Substance refers to content that adds tangible value to the audience and typically incorporates one or more of the following criteria:

1. It provides a new and credible angle or point-of-view on an issue that is topical or material to a client’s business.

2. It offers counsel and new ideas to tackle well known challenges the audience is facing.

3. It makes the executive and/or their company smarter about complex issues facing their business, industry, etc.

4. It entertains, when written in a storytelling manner that is painless to consume.

That consumers want substance is a way of saying they want more meaning – they want content that will help them do something or change something, not content that fills a social media feed for the sake of being filled. So here are some tips for being authentic and substantive:

Define your values. You can only stay true to your brand if you know what you values are in the first place. Define them and stick to them throughout all your campaigns.

Define and stick to your voice. Defining your voice goes beyond just deciding if you’re going to be snarky or sweet. It means defining your role in relation to your consumers, and then deciding how that role relates to them.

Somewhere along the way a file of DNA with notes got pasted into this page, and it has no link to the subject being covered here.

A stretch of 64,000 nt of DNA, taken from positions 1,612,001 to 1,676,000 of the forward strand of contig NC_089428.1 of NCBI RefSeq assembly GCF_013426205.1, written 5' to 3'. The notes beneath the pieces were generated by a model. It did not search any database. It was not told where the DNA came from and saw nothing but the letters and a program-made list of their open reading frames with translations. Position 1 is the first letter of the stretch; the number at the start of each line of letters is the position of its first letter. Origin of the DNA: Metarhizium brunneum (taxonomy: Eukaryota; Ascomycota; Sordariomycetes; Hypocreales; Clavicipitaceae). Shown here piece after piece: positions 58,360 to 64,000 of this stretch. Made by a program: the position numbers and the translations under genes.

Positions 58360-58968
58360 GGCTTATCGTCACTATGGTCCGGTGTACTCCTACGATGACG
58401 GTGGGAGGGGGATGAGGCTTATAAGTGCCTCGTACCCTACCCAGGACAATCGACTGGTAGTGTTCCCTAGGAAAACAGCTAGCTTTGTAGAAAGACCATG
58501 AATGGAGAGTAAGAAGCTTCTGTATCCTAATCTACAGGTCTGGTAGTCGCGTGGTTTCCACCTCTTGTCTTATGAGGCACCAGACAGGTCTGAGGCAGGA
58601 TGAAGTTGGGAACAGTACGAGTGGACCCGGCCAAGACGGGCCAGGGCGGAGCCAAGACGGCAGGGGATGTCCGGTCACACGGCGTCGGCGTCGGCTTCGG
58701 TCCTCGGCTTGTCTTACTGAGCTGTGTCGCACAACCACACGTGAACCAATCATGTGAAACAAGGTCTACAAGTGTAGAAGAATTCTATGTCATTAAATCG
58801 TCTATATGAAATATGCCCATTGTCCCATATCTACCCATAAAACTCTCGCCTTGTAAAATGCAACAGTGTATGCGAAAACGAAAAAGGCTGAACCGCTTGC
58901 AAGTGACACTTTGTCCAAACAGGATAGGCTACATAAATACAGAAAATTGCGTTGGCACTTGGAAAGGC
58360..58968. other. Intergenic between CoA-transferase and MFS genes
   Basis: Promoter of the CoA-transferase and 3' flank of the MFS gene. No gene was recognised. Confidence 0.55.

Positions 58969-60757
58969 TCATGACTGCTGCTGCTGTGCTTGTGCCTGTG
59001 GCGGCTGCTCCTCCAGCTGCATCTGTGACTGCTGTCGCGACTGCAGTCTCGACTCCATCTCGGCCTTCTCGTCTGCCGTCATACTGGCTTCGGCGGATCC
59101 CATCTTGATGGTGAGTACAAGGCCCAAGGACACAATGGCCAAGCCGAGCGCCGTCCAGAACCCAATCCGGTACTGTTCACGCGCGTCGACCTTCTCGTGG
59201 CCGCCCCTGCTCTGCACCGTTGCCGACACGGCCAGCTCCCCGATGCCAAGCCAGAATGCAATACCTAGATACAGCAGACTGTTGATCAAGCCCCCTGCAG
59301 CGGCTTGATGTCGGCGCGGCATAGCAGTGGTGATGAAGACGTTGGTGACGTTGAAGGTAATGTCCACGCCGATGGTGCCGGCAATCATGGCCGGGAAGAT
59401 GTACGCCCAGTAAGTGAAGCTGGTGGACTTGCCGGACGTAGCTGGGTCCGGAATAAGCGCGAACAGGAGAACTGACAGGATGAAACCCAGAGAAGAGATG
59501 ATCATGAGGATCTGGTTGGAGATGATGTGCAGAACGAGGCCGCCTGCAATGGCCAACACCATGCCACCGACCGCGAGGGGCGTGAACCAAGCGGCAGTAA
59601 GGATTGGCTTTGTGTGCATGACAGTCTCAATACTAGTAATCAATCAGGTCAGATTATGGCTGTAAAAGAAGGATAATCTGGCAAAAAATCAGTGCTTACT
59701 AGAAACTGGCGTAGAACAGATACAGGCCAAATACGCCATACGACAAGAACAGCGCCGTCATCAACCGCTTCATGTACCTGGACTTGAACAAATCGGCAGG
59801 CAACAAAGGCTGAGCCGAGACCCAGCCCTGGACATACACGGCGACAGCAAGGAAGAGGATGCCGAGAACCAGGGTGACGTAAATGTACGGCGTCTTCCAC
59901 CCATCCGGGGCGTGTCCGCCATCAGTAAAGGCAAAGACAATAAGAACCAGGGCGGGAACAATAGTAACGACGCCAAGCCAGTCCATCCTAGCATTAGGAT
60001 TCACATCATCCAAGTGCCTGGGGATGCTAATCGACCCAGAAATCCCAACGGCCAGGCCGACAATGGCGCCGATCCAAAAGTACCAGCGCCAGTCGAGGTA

Listen to what your audience is saying. Listen to the conversations your audience is having around and aside from your brand. What do they want? What information are they not getting, or what did they react will to?

Be transparent. Especially this day in age, glossing things over or pretending they didn’t happen just doesn’t fly. In fact, it just makes it worse. Be straightforward and acknowledge incidents, snafus, or dissatisfactions. It will give your image much more long-term positivity when people know you’re willing to treat them like equals.

In this supersaturated content world, it’s hard to cut through the noise. But the best way to do that is to focus your brand voice around authenticity, substance, and meaning, and what your customers need. How do you keep your brand authentic and substantive?